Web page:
What secrets have you learned for staying dry in the face of a storm? 

Gil Hollingsworth, WRAL Photojournalist: Put your wallet and any important papers in a plastic bag to keep them dry. Remember to have the pants of your rain gear outside the boots so the rain doesn't run down into your feet. Always park facing the wind so when you open the car door the rain doesn't blow inside (very much). Cover the seats of your car with garbage bags, backs and bottoms. That way you will not have to sit in a soaking wet seat for three days after the storm is gone. 

Kevin Johnson, B-Roll.net: Use multiple water protection over your camera. There are a lot of great storm covers, but one is not enough. Try a plastic bag over the storm cover to protect it from rain and sand. I used to make small 6-inch audio and video "pig tails" to hang outside of the rain cover so I didn't have to open the cover to connect video and audio cables. Never open your camera while in the elements. Sand will eat the camera up in a second. Plastic bags over your mic and under the windscreen will protect it from water and help cut some of the wind noise. Personally, I plan on being wet, so instead of heavy raincoats, I dress in swim trunks, and other quick-dry fabrics. "Aqua-sock" shoes are perfect. Not exactly stylish, but they protect your feet and allow your feet to dry out quicker.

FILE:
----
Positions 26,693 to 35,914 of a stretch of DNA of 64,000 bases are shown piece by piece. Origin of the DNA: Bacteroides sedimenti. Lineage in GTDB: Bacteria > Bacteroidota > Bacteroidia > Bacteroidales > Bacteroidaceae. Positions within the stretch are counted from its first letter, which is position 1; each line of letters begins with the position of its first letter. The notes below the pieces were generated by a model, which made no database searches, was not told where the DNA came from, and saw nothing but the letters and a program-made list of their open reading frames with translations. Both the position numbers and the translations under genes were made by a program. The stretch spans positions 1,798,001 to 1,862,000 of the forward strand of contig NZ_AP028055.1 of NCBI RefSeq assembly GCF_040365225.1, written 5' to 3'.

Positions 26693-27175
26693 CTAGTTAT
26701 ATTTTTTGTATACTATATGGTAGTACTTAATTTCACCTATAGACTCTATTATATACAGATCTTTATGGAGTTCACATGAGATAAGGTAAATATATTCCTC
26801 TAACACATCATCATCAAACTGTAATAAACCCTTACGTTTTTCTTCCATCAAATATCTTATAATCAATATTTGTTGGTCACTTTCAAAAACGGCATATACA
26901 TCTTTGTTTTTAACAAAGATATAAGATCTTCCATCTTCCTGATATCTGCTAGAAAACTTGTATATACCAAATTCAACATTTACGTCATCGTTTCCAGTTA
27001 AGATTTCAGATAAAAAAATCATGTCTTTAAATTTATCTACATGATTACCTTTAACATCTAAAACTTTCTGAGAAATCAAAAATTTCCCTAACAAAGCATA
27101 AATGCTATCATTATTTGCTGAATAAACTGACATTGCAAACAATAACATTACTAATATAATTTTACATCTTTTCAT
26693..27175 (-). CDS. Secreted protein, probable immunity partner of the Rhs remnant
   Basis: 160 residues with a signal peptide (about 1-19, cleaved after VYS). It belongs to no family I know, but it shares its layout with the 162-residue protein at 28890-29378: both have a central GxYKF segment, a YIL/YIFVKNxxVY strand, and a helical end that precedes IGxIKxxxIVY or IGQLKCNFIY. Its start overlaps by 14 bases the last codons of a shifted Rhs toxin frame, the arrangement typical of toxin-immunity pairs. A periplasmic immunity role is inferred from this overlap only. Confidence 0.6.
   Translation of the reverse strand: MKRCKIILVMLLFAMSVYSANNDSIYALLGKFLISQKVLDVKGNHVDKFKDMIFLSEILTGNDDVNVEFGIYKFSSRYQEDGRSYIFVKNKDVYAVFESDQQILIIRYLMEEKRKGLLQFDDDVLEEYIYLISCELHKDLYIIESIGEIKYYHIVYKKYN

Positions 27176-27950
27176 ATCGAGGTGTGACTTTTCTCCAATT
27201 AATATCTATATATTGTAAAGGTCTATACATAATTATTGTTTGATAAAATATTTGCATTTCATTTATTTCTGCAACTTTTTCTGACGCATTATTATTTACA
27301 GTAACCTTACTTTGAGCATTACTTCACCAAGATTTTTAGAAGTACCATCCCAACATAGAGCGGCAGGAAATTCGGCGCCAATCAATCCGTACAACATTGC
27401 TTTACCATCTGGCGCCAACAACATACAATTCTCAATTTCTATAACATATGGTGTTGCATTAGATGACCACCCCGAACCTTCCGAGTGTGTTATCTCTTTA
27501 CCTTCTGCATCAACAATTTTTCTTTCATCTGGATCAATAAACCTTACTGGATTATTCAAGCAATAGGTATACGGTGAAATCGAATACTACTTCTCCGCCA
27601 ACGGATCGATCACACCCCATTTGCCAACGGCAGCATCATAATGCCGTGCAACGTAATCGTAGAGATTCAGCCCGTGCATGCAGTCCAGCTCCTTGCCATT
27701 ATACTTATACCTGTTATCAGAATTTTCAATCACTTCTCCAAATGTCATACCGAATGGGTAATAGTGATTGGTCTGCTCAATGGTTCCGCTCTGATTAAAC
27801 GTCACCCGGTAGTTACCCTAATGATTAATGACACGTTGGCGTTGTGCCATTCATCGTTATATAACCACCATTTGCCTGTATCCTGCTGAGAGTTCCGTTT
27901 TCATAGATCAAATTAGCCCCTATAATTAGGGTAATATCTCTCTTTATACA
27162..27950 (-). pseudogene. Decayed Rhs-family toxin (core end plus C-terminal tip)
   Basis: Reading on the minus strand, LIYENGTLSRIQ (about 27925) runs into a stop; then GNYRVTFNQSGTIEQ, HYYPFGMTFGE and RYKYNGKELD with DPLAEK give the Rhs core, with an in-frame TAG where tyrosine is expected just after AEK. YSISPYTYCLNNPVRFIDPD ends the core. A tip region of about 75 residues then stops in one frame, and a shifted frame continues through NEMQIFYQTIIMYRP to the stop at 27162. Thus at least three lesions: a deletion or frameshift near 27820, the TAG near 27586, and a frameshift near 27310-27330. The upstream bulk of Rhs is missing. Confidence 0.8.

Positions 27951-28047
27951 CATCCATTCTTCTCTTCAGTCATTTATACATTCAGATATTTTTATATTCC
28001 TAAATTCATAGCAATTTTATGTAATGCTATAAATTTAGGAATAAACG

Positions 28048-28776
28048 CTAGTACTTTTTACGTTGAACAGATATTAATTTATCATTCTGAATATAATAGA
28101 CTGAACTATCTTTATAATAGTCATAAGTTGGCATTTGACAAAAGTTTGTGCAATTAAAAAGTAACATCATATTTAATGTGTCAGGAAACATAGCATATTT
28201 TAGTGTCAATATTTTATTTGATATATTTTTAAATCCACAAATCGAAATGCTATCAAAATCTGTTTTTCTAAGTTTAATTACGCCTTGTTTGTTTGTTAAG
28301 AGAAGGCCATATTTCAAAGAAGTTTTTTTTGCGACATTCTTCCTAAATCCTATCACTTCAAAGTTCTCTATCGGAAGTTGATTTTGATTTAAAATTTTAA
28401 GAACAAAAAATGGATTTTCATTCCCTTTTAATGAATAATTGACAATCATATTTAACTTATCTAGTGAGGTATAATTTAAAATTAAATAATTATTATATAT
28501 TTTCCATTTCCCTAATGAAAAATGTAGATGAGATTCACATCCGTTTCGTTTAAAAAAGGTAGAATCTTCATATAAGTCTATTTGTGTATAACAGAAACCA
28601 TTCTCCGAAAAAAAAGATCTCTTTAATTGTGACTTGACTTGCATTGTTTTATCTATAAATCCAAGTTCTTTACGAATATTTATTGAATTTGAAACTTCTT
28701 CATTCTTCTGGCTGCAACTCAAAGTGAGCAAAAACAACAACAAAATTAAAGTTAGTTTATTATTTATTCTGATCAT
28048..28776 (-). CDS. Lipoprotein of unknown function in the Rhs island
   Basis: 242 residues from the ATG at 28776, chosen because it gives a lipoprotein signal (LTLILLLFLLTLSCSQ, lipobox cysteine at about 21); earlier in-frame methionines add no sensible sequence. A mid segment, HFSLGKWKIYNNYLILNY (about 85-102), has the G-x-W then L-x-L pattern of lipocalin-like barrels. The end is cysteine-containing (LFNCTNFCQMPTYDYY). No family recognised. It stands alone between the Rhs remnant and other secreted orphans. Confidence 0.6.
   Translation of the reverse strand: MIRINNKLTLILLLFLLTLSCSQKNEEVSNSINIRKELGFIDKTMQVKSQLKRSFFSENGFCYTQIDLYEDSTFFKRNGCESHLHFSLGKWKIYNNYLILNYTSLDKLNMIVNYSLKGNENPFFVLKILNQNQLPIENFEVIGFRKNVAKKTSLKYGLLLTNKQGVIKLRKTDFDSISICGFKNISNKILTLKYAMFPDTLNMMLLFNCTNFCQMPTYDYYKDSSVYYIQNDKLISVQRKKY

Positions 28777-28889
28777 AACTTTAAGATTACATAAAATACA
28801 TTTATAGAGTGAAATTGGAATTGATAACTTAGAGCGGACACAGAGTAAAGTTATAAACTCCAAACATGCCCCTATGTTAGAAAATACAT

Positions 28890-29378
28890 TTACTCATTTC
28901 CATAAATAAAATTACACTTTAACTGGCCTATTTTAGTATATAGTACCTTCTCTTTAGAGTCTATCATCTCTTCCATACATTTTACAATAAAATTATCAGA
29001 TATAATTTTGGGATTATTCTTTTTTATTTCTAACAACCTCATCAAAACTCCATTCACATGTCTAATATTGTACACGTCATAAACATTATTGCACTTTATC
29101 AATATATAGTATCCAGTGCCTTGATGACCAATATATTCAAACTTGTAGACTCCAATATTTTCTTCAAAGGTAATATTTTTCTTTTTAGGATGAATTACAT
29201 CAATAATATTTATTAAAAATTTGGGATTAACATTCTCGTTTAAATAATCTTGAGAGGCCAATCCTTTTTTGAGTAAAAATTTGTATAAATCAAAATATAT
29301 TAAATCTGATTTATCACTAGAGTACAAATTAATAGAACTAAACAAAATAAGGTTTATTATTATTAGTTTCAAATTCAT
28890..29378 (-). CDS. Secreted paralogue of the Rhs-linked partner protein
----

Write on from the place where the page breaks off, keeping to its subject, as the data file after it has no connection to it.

What tricks have you learned to keep your camera dry? 

Hollingsworth: Get out of the wind to change tapes or batteries (inside the car or live truck if possible). Keep the lens cover on as much as possible and pull it off only when you are ready to shoot. Try to shoot with the wind at your back as much as possible and don't wipe the lens with a cloth that you've used to wipe your face or anything else (sand will be in everything.) Keep the clear filter on to protect the lens from flying debris and take a couple of spares, if you can, in case flying sand ruins the first one.

What would we find in the trunk of your car that would surprise us? 

Hollingsworth: We put a supply pack in each vehicle we send to the coast. They contain snacks and food that can be eaten cold, crackers, candy, energy bars, stuff like that, along with a gallon of water, a flashlight, a roll of duct tape, a package of garbage bags (the big black kind), several candles, a can of Fix-a-Flat and a first aid kit.